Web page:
BURLINGTON, Vt. -- Students who once shopped at a downtown mall in Burlington, Vermont, are now attending high school in the former Macy’s department store, with gleaming white tile floors and escalators whisking them to and from classes.
The Downtown Burlington High School opened March 4, about six months after school administrators closed the existing school, just under 2 miles away, because toxic industrial chemicals known as PCBs were found in the building and soil during renovations. That left students stuck at home learning remotely for much of the school year during the coronavirus pandemic.
As school officials looked for space where students could attend school in-person, they eventually eyed the empty department store, which closed in 2018. They talked with architects and learned it was a possibility, said Superintendent Tom Flanagan.
“It's weird but cool at the same time,” said freshman Moses Doe, 15, who said he and his family shopped plenty at Macy's before it became his school. He's getting used to the new space every day, he said, and the escalators and elevators are nice features.
The building underwent a $3.5 million retrofit supported by the state that added partial walls for classrooms while keeping some Macy’s remnants, like the sparkly white tile floors, bright red carpeting, and Calvin Klein and Michael Kors signs and a large-scale Levi’s jeans photo on a classroom wall. The library is housed in the former Macy’s china department, with books displayed on under-lit shelves, while the gym is in a former store's warehouse and is still unfinished.
Senior Lila Iyengar Lehman said she didn’t know what to expect of the store-turned-school.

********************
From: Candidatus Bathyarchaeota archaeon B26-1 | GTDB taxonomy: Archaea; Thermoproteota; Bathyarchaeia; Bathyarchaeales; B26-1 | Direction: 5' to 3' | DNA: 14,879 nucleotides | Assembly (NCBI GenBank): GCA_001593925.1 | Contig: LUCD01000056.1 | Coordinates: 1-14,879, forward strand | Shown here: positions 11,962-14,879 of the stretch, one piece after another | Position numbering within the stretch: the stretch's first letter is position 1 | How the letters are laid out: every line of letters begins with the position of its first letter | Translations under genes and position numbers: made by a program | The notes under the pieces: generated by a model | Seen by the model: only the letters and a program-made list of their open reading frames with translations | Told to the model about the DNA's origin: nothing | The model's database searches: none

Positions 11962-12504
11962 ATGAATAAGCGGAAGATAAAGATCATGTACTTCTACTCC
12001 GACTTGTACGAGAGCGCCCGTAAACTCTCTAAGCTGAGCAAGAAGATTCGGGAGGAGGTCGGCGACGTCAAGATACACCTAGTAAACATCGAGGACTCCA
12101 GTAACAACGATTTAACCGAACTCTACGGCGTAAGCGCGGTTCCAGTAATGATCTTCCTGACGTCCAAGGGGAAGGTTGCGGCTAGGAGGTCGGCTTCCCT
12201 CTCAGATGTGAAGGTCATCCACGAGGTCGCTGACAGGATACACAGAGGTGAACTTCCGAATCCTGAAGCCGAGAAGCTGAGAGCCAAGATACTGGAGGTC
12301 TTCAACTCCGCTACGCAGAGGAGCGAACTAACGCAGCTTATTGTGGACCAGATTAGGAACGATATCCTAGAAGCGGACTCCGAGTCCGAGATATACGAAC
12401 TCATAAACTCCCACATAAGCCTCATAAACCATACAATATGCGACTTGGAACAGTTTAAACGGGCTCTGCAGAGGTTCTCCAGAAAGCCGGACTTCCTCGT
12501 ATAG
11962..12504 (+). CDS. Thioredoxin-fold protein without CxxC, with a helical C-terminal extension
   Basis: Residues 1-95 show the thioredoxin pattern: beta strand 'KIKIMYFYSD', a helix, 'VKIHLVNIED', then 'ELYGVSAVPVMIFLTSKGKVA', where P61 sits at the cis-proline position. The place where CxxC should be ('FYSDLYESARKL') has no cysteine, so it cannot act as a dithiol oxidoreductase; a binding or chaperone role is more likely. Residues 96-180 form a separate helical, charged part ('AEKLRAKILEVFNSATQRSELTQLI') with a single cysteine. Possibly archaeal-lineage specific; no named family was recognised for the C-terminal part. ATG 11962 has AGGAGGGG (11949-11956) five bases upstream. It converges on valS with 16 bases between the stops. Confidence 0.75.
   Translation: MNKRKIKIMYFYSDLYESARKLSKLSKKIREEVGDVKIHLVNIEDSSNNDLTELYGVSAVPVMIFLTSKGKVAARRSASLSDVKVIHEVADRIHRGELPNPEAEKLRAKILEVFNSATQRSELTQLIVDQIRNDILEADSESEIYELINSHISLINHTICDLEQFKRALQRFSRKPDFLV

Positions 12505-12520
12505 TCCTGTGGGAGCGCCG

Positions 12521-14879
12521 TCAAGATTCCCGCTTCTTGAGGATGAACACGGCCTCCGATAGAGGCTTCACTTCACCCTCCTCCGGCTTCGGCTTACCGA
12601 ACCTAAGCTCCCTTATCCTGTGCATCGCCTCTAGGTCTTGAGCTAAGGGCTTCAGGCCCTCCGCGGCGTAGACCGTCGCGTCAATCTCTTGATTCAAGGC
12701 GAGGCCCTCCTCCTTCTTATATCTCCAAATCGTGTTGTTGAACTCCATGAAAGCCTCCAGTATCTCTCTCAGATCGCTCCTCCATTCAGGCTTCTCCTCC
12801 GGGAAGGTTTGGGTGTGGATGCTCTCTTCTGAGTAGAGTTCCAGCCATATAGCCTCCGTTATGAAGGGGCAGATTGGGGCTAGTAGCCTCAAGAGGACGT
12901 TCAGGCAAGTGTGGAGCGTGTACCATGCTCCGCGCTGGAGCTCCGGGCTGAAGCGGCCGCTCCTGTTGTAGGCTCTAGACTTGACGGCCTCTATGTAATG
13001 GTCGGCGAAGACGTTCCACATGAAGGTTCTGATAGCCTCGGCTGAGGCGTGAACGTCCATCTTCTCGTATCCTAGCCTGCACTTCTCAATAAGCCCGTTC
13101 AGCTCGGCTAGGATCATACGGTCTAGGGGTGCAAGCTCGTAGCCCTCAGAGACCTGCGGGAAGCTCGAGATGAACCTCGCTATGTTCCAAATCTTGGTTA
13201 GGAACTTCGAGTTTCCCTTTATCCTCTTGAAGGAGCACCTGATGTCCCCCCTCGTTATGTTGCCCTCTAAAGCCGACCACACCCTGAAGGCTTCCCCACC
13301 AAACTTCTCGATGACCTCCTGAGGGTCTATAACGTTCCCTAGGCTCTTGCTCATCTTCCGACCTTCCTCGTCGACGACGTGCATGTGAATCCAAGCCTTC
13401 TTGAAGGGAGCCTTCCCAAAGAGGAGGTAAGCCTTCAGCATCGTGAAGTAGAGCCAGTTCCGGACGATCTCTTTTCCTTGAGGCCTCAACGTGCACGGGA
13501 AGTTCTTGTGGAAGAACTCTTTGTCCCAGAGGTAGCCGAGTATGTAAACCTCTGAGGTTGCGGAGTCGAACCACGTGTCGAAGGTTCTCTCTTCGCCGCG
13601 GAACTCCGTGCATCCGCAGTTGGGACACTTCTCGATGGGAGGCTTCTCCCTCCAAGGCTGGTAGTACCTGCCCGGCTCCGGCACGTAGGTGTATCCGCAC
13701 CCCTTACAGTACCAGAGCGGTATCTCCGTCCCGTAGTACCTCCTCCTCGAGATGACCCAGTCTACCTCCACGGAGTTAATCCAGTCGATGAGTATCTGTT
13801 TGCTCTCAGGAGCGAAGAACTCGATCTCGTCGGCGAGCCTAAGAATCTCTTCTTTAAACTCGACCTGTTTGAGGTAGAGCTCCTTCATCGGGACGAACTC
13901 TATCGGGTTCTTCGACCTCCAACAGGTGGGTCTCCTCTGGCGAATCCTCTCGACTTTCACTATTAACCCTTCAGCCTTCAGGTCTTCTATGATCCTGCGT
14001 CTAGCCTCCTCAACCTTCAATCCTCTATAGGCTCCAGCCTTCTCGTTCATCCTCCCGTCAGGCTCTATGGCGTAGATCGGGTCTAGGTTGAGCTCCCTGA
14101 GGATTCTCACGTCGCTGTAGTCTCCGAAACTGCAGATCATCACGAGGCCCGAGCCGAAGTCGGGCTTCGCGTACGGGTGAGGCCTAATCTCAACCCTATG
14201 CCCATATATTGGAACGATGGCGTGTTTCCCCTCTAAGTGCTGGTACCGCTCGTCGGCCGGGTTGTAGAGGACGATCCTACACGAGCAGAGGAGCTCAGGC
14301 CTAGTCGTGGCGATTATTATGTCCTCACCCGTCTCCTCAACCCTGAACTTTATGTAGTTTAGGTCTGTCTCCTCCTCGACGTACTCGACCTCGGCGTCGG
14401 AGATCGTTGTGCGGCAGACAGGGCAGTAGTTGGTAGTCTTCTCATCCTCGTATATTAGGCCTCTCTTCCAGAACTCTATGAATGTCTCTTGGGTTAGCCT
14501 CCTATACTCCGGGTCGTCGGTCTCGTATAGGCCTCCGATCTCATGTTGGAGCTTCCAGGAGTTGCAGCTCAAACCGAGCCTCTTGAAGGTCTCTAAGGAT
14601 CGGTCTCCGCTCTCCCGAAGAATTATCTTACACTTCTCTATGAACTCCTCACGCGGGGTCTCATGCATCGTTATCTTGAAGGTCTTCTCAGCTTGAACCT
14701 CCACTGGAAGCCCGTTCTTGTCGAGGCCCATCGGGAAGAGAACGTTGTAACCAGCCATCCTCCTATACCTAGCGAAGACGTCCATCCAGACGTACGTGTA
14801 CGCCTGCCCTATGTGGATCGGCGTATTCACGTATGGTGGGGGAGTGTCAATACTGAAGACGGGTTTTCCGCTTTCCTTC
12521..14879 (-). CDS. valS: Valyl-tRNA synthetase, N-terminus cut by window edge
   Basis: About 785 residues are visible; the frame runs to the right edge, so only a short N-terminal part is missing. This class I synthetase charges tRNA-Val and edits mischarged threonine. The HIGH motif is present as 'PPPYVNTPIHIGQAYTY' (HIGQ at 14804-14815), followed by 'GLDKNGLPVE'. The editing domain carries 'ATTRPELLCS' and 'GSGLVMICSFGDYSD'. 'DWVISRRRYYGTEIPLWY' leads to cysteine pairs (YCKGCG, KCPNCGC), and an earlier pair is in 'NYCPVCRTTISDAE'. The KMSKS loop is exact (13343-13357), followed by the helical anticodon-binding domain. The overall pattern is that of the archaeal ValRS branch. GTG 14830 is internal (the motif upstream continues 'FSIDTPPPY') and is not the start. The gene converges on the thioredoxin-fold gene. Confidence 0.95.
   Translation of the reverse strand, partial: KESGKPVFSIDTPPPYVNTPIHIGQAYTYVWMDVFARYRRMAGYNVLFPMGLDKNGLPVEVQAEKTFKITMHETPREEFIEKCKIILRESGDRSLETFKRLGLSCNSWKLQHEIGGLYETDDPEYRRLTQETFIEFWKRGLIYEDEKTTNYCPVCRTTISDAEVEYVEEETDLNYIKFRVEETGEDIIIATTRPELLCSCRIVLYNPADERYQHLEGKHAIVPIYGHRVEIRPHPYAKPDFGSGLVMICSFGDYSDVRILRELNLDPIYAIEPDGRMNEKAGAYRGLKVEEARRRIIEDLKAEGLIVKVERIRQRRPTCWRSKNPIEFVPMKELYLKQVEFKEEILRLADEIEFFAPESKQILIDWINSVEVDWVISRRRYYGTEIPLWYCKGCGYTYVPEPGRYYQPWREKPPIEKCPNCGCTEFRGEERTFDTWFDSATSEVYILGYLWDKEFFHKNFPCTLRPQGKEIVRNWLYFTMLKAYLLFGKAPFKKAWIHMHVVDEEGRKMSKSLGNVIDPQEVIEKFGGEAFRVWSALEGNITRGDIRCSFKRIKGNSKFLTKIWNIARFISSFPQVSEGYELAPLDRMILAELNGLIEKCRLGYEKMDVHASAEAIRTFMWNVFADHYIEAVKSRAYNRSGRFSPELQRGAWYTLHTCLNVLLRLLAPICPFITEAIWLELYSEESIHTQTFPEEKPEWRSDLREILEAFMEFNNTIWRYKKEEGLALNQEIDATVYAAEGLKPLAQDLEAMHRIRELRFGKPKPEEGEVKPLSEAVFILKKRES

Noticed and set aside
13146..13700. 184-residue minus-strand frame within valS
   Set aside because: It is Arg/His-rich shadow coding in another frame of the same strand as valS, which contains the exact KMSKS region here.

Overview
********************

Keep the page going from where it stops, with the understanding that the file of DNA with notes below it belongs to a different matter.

“I have to say even though everyone complains that it’s loud and crowded, I just am so much happier being around people. It’s way better than being stuck at home on your computer all day long,” the 18-year-old said. “And although the situation’s weird, I think, you know, everyone’s doing the best with the circumstances so I think it’s pretty great overall.”
Despite some challenges with noise because the classroom walls don’t rise to the ceiling, the school is working, officials said. Iyengar Lehman said a lack of windows and students’ being prohibited from leaving the downtown building for unexcused reasons is also a challenge. Normally seniors would be allowed to leave during blocks when they don’t have class but due to coronavirus protocols, officials said that's not possible this year.
Unlike the other school, classrooms are closer together, so students get to see their classmates and teachers, creating a sense of community, Flanagan said. Just half of nearly 1,000 students attend at a time.
For now, the district has leased the building for 3 1/2 years while it learns more about the PCBs at the old school and what needs to be done.
After being remote for much of the year, several students said it's been beneficial to reconnect and be part of the community.
“It’s really, really nice to see all my friends,” Iyengar Lehman said. “Like I forgot how much I miss all those little interactions with people like passing in the hallways and saying ‘hi’ to teachers and just chatting with your friends.”